We all know the dangers of trying to please everyone, in that market. Instead of trying to reach out to everyone in today’s advance industries, we need to select a very specific group of customer that we can deliver to.
Luckily, in this post I will show you how to build a target marketing strategy.
Targeting is the process of assessing which the different groups of customers in a market. This information informed is collected by market research and organised through a segmentation report.
In this article, we will learn how to assess people in your market and discuss selection strategies for effective targeting.
1. What is Targeting?
Targeting is assessing the attractiveness of the groups of people in your market.
The groups of people in a market are segments.
This includes dividing the total market into smaller segments, based on common attributes and characteristics.
We assess these segments on the grounds that they are interested in the product and service, we can deliver this product to them better than the competition and there are enough people in the segment to fuel your business for years to come.
More simply targeting is making the decision, which group of people do we want to sell our products too.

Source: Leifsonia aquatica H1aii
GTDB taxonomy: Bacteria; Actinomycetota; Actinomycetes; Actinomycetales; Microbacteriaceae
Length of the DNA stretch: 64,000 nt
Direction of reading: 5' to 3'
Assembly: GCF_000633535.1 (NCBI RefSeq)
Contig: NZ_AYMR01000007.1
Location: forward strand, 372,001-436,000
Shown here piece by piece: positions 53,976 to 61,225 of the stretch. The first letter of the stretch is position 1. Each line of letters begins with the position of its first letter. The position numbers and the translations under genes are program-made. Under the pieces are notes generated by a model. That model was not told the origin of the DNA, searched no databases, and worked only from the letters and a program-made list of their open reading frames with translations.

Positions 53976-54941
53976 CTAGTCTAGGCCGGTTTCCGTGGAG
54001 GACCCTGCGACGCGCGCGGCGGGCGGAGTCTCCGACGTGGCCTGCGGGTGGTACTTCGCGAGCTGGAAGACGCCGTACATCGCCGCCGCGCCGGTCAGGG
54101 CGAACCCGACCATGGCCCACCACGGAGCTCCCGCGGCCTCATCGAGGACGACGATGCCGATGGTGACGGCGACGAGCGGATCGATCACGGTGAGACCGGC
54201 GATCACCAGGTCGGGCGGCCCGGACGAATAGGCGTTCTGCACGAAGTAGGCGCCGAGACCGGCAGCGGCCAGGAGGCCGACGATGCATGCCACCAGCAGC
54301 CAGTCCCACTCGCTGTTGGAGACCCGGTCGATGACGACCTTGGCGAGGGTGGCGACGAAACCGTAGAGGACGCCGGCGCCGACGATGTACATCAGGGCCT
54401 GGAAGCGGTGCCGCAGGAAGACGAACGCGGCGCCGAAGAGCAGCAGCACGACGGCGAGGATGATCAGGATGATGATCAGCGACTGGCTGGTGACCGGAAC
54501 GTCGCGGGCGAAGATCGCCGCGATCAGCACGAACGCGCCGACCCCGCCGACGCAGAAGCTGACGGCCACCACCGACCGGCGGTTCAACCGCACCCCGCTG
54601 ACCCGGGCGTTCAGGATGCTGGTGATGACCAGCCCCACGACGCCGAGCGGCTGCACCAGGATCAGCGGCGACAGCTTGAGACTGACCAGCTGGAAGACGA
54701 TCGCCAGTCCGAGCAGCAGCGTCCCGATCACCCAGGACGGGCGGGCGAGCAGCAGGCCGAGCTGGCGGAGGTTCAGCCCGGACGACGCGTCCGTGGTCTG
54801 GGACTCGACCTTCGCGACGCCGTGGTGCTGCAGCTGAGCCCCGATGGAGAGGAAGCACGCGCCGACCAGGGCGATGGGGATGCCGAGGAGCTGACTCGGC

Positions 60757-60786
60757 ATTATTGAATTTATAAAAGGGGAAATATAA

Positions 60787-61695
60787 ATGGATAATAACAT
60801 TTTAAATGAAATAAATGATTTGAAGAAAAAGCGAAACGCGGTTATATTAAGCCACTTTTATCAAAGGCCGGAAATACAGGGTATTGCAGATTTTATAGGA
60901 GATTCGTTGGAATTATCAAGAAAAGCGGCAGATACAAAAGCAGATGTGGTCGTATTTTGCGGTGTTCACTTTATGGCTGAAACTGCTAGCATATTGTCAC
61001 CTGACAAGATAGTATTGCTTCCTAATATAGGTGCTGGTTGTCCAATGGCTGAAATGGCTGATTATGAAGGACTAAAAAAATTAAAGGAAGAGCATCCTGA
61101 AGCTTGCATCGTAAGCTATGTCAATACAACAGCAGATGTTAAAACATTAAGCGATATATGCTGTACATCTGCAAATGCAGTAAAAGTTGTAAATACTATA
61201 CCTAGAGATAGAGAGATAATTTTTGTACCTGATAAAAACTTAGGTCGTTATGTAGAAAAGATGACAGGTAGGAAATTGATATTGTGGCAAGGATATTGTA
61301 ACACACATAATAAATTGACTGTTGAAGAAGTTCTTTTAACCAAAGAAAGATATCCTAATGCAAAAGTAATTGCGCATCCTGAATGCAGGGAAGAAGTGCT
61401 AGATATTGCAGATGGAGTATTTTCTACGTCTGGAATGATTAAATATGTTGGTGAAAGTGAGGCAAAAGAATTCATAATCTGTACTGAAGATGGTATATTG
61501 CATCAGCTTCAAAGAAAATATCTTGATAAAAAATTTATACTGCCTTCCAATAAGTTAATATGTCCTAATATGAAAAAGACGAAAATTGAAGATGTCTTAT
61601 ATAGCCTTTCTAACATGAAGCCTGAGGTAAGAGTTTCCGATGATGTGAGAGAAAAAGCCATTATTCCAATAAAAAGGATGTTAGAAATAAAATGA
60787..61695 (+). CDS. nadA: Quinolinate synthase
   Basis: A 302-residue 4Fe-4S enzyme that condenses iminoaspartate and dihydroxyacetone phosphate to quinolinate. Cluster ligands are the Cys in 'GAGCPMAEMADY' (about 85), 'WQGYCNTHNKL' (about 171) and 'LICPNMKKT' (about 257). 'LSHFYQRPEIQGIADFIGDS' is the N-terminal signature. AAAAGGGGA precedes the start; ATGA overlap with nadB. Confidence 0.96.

2. Why Is Targeting Important?
We have all heard that we need to create value and build customer relationships to satisfy needs of the customer.
Due to technical advancements in today’s society, intense competition and innovation has made targeting niche markets more essential.
This is because people have a wider variety of things that they can buy which has resulted in a fragmented market.
A fragmented market or market fragmentation is the emergence of new segments in a market where people have their own distinct needs and requirements.
If a business is able to identify those smaller fragments and then target these fragments then as a result customer will be more satisfied with the product.
This will increase reputation, brand loyalty and beat the competition.
3. How Does Targeting Work?
Once the segments are established it is essential to locate a customer into the segment that they most closely represent.
We then identify measures which determine our competitive ness in the market.
We use these measures and develop a quality score of the segments. By doing this we identity that segment that is most important and other segments we aim to avoid.
Select one or more segment that seems attractive is valued by the organisation.
Your business will then leverage, or invest in the specific resources to capture the wants and needs of this target group of people.
Develop products, and or position product messaging to meet the needs of the segments
4. Evaluating Market Segments
Being able to evaluate your marketing segment is crucial to determine a useful segment for your business.
When we come to position our products there is a purpose.
That is we want to create, or re-brand a product to align to our target segment.
To more closely fulfil a problem, you should target people based on their wants and needs.
For example, if a working-women segment and a none-working women segment have the same complaints about dry skin then there would be no reason to create a product to fulfil the pain point (Soloman, 2013).